Here are a few of the common workers’ comp claims filed in the summer months, and what small businesses can do to help reduce the risk of accidents, injuries and illnesses among employees:
Outdoor workers and those who work in non-air conditioned spaces are often at risk for a variety of heat-related illnesses, like heat stress and heat exhaustion. The most severe form of heat-related illness is heat stroke, which is a life-threatening emergency. It’s vital that employers provide proper training to employees and supervisors to ensure they understand the dangers of heat-related illnesses and how it can impact their overall health and safety.
A few things employers can do to reduce the amount of heat-related workers’ comp claims include:
Develop and implement an acclimatization plan for new workers to gradually increase their exposure to heat.
Keep workers hydrated by providing plenty of water and fluids throughout their shift.
Schedule frequent breaks and check in on workers to watch for symptoms of heat-related illnesses.
Young or seasonal worker injuries
Summer not only means a break from the books for teens and college students across the country, but it also represents an opportunity to save some money by picking up a full or part time job.
According to the National Institute for Occupational Safety and Health (NIOSH), employees less than 18 years old experience an estimated 160,000 work-related injuries and illnesses every summer, with the majority of these injuries occurring within the restaurant industry. These young or new, seasonal workers generally have less experience and training when they enter the workforce and may not understand some of the basic safety procedures designed to prevent injuries on the job.
To reduce workers’ compensation claims in young or seasonal workers over the summer, employers should require all new hires to participate in safety training programs, understand their right to work in a safe environment and ensure these workers are consistently supervised.
Summer business travel
Summer is a busy travel season for both business and pleasure. Employees required to travel need to be aware of any potential risks this travel involves, and how they can best protect themselves. These risks include:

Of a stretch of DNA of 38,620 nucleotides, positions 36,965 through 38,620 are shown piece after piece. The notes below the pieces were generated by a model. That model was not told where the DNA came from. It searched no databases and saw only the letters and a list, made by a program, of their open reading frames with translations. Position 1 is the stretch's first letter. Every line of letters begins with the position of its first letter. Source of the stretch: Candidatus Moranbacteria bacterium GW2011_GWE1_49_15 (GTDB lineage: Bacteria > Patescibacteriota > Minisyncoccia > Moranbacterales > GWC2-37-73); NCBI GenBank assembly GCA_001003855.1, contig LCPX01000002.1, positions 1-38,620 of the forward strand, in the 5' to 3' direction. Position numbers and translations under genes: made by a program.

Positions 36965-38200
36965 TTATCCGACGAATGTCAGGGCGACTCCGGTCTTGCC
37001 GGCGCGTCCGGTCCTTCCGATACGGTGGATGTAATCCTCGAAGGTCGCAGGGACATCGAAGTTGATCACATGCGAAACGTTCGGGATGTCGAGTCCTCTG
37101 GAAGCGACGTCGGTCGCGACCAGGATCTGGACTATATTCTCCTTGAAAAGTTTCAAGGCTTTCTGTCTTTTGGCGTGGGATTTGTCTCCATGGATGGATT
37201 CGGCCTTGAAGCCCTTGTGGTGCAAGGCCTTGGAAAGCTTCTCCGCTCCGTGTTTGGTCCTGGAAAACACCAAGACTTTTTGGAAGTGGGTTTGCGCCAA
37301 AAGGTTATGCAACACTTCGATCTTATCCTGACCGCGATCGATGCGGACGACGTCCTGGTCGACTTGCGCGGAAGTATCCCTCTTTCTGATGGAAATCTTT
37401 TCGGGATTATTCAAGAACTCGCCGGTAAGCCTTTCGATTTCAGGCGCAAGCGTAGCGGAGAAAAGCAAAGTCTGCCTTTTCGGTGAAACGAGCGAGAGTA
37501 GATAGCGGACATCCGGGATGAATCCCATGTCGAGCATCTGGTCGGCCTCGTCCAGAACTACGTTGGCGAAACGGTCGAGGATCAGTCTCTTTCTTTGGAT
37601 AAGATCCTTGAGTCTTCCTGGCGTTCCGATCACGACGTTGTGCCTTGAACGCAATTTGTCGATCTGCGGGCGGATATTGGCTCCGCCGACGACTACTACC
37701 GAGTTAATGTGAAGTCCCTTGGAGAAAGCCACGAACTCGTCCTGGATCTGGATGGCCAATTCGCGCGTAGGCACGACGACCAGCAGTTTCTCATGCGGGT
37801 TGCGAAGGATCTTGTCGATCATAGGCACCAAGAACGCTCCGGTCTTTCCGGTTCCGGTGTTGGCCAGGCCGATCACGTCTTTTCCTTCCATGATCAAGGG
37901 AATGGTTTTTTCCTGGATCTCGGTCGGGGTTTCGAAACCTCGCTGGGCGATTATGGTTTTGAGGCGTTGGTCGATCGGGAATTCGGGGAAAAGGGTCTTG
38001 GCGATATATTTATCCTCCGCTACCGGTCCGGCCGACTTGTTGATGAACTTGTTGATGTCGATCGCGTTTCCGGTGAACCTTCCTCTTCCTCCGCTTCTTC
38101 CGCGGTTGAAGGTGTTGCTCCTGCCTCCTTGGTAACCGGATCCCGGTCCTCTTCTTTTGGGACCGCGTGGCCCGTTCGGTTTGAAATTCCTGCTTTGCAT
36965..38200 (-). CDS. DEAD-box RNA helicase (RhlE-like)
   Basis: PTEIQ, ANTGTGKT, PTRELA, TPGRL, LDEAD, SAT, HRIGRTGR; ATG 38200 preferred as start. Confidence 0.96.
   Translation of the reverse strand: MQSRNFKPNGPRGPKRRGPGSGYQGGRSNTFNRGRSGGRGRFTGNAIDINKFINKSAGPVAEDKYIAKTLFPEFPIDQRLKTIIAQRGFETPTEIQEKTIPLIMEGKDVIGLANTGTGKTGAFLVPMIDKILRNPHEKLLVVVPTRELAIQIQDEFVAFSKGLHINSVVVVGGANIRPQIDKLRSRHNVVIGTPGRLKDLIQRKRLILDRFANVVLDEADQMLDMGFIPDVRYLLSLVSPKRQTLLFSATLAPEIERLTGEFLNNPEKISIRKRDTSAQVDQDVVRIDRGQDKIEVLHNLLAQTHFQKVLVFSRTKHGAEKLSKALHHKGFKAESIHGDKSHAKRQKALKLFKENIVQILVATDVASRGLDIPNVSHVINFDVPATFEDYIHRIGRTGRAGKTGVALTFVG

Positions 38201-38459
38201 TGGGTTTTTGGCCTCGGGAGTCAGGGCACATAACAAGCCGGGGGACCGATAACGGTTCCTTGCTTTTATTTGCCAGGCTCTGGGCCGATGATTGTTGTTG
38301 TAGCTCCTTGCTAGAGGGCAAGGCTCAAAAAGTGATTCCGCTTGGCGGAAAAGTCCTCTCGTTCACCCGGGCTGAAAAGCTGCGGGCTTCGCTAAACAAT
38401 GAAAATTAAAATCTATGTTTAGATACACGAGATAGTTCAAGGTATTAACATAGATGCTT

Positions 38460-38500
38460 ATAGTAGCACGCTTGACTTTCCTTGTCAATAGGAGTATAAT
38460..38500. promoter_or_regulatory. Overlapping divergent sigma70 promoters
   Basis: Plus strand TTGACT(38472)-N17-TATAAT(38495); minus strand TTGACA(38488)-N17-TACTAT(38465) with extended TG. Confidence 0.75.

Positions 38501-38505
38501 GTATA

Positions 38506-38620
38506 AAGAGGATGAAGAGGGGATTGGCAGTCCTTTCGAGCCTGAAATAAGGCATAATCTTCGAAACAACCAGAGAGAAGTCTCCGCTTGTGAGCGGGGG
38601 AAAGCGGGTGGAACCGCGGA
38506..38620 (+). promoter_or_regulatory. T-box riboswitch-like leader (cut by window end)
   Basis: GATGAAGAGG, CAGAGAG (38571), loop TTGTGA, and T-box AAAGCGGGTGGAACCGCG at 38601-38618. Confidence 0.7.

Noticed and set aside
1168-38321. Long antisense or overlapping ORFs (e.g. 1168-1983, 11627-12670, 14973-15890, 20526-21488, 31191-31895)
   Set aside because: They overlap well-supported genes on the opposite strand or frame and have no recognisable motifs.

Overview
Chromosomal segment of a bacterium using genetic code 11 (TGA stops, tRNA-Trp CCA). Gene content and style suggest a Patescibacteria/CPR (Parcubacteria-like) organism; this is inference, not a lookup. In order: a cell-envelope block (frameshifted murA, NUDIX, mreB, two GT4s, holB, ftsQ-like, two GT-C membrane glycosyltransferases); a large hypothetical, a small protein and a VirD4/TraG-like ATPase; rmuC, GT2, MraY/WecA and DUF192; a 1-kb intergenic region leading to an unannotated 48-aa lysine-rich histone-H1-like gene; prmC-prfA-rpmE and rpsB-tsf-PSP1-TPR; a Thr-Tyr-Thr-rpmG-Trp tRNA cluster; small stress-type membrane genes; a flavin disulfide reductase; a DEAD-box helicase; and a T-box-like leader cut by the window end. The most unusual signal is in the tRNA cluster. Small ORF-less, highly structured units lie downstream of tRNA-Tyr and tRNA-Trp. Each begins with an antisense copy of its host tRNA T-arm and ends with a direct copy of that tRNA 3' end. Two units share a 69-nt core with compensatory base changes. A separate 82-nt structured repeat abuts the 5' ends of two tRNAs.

Unsafe drinking water: Employees should be reminded to drink only bottled water or carbonated beverages and avoid ice cubes in their drinks.
Threats of disease outbreaks in the region, such as measles, Zika and malaria.
Not receiving necessary vaccinations in the appropriate amount of time — in some areas of the world, travelers should receive vaccinations six to eight weeks prior to traveling.
Cleanup and restoration from storms or wildfires
Mother Nature can wreak havoc on commercial property, with heavy rains and high winds from storms destroying the exterior of a building, like roofs, signage, gutters and more. And, 2018 was one of the most destructive wildfire seasons to date, with thousands of commercial structures destroyed in the state of California alone.
These acts of nature and the cleanup process involved can also be hazardous to employees and can result in workers’ compensation claims. Therefore, a few of the steps employers should take to prepare for any nature-related incidents include:
Watch the weather reports to stay abreast of any impending severe storms.
Properly prepare the building by securing any lose items outside, moving items away from exterior glass frontage and unplugging electrical equipment.
Develop an emergency action plan to ensure employees have ample time to leave the premises and return home safely.
Following water damage, protect employees from the risk of mold developing by utilizing dehumidifiers to remove moisture from the air.
Keep the area affected ventilated by opening doors and windows.
Brad Wilkins (Brad.Wilkins@amtrustgroup.com) is loss control manager at AmTrust,